The 6 Stages of Successful Lead Management


Share on LinkedIn

What makes a lead management process successful? There’s no easy answer. In the real world implementing lead management requires a degree of science, art and consensus. But that doesn’t mean there are no road signs along the way. If you are considering implementing a lead management process, here are 6 Stages of Lead Management Implementation to give you a sense of what to expect.

Create Consensus
The first step in building a sustainable lead management process is a psychological one. Yet, it is probably the most difficult and important step of all. When you implement a true lead management system, you are agreeing to more than sales and marketing alignment – you’re agreeing to greater accountability. For some marketing teams moving from the old way of doing things can be jarring, and unwelcome. If you don’t have buy-in up and down the chain – if your marketing team isn’t open to accountability – then no technology in the world can really get you in line with sales.

Envision The Funnel
Chances are your sales team already has a sales cycle in place, along with appropriate stages (“confirmation”, “negotiation”, etc.). Before marketing even sits down with sales, it needs to create a vision for what an integrated sales and marketing funnel looks like. What stages would exist within the funnel and what actions occur within each stage? Alignment is meant to deliver on the needs of both sides of the funnel: marketing wants their leads accepted by sales and sales wants better quality leads. Leave room for discussion with sales, but don’t walk in with a blank sheet of paper. You should be 90% of the way there before you ever meet with sales.

Write Your Dictionary
Once marketing has put together their vision of the funnel, it’s time to get in line with sales. This can be the most impassioned part of the process. Disagreements over the definition of a marketing qualified lead or sales qualified opportunity may abound not only between departments, but even within departments. It’s important to focus on the goal, which is establishing a predictable funnel – from prospect to closed sale. Giving sales an open view into your lead qualification and lead scoring practices is an effective way to build trust.

Pulling The Trigger
Once you have some common definitions, it’s time to understand and automate the triggers. What actions move a lead from one stage to another in your lead management system? If sales accepts or rejects a lead, that needs to be visible across the system. Marketing automation can make this movement seamless, but you still need to figure out who will take the charge as the administrator or administrators of the system.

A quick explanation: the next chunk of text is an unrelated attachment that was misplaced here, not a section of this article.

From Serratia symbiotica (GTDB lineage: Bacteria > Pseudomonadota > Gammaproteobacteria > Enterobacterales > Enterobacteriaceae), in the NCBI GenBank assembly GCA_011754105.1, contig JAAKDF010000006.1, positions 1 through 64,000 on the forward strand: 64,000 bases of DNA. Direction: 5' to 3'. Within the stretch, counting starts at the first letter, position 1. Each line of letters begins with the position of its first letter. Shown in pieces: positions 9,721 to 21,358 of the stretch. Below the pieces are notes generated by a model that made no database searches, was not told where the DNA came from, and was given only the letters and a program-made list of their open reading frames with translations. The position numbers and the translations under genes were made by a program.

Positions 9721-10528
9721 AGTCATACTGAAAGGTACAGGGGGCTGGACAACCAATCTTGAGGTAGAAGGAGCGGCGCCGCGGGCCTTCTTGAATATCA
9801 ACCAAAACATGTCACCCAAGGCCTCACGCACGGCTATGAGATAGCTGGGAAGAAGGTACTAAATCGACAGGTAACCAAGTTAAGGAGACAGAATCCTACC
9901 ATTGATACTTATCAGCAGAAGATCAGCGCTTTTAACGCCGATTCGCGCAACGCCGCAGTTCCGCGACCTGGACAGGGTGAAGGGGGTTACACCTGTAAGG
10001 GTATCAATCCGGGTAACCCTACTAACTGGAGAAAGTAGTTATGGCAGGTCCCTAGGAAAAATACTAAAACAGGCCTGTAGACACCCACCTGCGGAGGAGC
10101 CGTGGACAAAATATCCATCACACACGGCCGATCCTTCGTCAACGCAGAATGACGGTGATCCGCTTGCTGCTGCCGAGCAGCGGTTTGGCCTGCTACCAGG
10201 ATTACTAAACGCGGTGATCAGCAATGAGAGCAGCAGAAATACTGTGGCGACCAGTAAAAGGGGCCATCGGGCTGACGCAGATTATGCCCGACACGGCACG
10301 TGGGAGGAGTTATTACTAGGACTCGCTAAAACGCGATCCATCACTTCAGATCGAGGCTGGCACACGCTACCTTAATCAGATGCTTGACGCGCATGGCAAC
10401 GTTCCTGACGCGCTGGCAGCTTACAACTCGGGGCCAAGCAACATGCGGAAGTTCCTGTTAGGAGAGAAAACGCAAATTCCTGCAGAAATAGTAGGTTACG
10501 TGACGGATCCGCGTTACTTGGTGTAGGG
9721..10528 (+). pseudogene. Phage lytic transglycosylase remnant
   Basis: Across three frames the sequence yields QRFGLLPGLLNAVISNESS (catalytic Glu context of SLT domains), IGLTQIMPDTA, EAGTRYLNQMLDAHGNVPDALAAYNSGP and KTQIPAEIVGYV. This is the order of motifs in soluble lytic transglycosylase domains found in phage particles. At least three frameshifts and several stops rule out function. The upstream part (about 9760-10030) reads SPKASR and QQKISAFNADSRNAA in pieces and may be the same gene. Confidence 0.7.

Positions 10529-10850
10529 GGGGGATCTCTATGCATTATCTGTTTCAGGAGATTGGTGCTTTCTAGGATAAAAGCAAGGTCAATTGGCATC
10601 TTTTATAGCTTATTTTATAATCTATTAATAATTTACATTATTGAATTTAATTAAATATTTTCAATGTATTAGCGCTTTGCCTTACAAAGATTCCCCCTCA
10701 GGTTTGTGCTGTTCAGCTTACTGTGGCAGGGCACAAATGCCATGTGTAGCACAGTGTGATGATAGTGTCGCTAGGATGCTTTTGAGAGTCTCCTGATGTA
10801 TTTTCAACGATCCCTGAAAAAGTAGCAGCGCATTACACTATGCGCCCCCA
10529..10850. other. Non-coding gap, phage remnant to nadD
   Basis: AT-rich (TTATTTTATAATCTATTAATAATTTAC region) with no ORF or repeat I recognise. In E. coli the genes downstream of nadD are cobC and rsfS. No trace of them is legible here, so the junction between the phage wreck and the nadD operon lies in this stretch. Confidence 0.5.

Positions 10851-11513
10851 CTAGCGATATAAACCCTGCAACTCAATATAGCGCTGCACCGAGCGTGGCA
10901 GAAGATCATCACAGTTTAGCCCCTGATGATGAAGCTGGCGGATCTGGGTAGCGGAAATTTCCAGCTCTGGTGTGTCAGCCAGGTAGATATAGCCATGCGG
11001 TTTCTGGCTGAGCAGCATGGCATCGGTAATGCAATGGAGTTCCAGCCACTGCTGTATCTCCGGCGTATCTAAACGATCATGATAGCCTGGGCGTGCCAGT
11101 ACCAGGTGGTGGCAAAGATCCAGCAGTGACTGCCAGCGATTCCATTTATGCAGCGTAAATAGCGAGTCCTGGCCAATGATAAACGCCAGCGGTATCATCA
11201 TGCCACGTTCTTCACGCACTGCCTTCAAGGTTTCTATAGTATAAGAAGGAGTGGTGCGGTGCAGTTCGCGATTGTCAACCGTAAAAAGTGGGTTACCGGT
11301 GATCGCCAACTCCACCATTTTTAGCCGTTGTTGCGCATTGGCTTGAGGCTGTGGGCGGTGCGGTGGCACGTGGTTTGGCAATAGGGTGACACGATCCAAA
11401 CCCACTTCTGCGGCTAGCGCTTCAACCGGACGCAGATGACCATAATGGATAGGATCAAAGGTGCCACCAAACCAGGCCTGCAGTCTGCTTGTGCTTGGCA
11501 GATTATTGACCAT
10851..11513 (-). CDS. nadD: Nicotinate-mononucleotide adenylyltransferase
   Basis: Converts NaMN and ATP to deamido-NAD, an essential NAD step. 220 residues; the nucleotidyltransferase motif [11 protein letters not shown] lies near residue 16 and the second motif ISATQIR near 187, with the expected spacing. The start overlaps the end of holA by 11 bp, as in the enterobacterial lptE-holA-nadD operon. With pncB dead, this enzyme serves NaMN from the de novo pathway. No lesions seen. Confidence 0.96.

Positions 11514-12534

I Do This, You Do That
Your definitions are in place. The triggers have been mapped. Now it’s time to get some service level agreements with sales. If sales accepts a lead, there needs to be an understanding of what they agreeing to do with that lead. They should be following up on the lead within a certain timeframe to prevent expiration, for instance. Similarly, if a lead is a rejected, it should be fed back to marketing for continued lead nurturing to measure sales readiness for the future.

Benchmarking Is Your BFF
A crucial stage within any lead management system is an ongoing one. With all the data your collecting, you’ll have better insight into what’s working and what’s not. If you’re seeing lags within the process, you should be able to examine the data and pinpoint the pain in the pipe. Perhaps a sales rep needs better training? Maybe you need to re-think some of your definitions? Maybe it’s just the economy you face? Whatever the case may be, the data will help identify the issue. Keep the conversation going with sales and you will find inventive ways to overcome obstacles to continued revenue performance.

Republished with author's permission from original post.

Jesse Noyes
Jesse came to Eloqua from the newsroom trenches. As Managing Editor, it's his job to find the hot topics and compelling stories throughout the marketing world. He started his career at the Boston Herald and the Boston Business Journal before moving west of his native New England. When he's not sifting through data or conducting interviews, you can find him cycling around sunny Austin, TX.


Please use comments to add value to the discussion. Maximum one link to an educational blog post or article. We will NOT PUBLISH brief comments like "good post," comments that mainly promote links, or comments with links to companies, products, or services.

Please enter your comment!
Please enter your name here